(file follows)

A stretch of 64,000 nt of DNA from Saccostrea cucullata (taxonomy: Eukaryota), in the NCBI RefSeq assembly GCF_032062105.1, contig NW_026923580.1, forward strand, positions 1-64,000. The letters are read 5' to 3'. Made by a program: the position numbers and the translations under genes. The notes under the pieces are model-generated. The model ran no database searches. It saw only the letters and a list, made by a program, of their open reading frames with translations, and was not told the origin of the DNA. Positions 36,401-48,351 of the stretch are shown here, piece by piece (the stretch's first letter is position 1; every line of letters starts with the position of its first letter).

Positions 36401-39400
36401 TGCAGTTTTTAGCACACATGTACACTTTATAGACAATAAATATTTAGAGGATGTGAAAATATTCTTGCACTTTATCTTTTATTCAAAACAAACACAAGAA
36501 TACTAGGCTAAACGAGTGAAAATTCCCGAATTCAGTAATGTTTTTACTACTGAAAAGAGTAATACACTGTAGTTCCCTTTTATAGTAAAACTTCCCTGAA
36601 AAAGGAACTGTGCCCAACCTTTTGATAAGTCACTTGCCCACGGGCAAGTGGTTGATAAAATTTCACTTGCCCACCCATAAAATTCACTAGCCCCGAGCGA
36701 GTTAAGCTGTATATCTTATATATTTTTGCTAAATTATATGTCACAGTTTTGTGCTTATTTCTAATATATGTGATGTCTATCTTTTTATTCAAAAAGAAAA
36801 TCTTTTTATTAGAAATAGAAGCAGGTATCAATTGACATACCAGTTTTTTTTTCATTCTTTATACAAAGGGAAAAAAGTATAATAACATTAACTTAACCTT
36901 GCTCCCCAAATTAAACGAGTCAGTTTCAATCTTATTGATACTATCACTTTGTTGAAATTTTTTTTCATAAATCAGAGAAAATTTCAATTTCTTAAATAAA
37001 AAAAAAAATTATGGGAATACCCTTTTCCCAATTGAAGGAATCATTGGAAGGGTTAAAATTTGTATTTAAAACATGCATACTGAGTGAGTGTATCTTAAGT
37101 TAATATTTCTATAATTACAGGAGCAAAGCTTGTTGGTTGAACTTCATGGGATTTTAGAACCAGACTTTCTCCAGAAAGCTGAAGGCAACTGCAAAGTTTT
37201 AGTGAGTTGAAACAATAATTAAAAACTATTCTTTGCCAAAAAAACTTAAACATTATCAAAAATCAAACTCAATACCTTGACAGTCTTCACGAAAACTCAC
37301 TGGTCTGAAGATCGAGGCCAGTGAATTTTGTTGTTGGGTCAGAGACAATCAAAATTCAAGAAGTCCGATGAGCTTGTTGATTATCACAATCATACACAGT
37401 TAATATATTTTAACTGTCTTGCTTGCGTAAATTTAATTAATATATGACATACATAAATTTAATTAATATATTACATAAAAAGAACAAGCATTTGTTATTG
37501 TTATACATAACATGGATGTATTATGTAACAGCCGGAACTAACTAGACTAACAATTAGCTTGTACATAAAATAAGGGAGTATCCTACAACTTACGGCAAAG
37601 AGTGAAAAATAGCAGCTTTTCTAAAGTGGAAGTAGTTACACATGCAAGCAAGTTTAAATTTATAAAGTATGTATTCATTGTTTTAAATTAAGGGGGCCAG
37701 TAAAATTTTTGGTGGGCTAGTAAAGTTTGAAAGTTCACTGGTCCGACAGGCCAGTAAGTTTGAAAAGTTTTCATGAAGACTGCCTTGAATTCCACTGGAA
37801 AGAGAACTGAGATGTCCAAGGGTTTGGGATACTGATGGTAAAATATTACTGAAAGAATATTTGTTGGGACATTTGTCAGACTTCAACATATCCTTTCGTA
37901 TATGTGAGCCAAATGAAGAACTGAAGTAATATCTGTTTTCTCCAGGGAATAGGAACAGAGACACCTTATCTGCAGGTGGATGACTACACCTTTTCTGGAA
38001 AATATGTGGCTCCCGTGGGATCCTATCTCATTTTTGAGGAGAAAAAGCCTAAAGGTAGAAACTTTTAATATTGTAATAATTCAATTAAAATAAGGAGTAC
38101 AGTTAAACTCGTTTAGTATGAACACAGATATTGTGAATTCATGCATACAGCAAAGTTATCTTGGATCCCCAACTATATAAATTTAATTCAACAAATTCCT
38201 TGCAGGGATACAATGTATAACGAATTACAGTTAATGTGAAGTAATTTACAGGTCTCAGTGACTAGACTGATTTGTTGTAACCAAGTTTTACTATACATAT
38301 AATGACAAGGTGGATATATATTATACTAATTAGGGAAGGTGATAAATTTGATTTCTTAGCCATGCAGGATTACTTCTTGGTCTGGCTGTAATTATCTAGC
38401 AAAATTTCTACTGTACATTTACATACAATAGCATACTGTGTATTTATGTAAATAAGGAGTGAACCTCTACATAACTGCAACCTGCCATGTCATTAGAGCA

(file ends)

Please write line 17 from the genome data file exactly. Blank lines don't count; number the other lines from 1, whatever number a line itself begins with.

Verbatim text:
37801 AGAGAACTGAGATGTCCAAGGGTTTGGGATACTGATGGTAAAATATTACTGAAAGAATATTTGTTGGGACATTTGTCAGACTTCAACATATCCTTTCGTA